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The Collaborative International Dictionary

Seismogram \Seis"mo*gram\, n. [Gr. ? earthquake + -gram.] (Physics) The trace or record of an earth tremor, made by means of a seismograph.

Douglas Harper's Etymology Dictionary

record made by a seismograph or seismometer, 1888, from seismo- + -gram.


n. (context geology English) The graphical output from an accelerograph or seismograph.


A seismogram is a graph output by a seismograph. It is a record of the ground motion at a measuring station as a function of time. Seismograms typically record motions in three cartesian axes (x, y, and z), with the z axis perpendicular to the Earth's surface and the x- and y- axes parallel to the surface. The energy measured in a seismogram may result from an earthquake or from some other source, such as an explosion. Seismograms can record lots of things, and record many little waves, called microseisms. These tiny microseisms can be caused by heavy traffic near the seismograph, waves hitting a beach, the wind, and any number of other ordinary things that cause some shaking of the seismograph.

Historically, seismograms were recorded on paper attached to rotating drums. Some used pens on ordinary paper, while others used light beams to expose photosensitive paper. Today, practically all seismograms are recorded digitally to make analysis by computer easier. Some drum seismometers are still found, especially when used for public display. Seismograms are essential for finding the location and magnitude of earthquakes.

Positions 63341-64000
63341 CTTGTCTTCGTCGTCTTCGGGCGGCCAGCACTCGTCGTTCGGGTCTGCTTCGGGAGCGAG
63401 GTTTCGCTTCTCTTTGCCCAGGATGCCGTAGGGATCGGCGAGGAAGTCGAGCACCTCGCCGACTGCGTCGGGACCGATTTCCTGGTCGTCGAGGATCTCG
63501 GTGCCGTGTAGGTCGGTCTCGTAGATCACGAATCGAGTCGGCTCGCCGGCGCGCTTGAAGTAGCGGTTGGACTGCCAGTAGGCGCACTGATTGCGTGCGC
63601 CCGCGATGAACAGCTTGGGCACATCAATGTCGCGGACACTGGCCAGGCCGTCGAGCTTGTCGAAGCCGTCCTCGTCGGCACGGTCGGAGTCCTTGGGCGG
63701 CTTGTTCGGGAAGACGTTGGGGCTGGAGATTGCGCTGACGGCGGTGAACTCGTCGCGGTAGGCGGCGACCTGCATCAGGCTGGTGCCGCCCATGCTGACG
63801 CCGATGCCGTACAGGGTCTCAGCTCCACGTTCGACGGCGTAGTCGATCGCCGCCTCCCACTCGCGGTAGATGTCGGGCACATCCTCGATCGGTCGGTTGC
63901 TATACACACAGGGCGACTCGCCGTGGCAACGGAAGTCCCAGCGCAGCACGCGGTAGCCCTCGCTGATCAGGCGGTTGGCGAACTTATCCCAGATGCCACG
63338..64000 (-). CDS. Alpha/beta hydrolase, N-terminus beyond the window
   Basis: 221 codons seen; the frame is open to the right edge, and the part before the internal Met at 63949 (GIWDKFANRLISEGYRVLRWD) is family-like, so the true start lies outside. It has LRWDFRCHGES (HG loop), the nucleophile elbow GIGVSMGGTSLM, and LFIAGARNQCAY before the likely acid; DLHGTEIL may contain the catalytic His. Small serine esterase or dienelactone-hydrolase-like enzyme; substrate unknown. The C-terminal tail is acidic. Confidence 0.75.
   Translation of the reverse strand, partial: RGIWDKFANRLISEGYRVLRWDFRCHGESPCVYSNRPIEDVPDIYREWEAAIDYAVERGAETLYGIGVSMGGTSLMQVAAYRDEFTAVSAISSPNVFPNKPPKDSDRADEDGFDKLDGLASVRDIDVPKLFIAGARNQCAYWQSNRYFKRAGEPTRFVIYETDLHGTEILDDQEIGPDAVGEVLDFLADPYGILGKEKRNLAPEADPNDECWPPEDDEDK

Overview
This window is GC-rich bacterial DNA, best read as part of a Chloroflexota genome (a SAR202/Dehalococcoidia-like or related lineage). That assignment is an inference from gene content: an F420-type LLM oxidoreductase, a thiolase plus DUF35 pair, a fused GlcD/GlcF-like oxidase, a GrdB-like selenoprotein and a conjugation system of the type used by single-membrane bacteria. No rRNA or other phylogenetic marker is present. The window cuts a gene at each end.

Usage examples of "seismogram".

Whetstone stood together at the front of the room, before an alarming seismogram display showing an almost constantly increasing amplitude on all crests.

The boys who run my explorations department can write a street address for any seismogram and some pieces of rock.

I wrote to Louis right away, but all he said in reply was that if I cared to come and check the figures against the seismograms his office had prepared I'd find them accurate.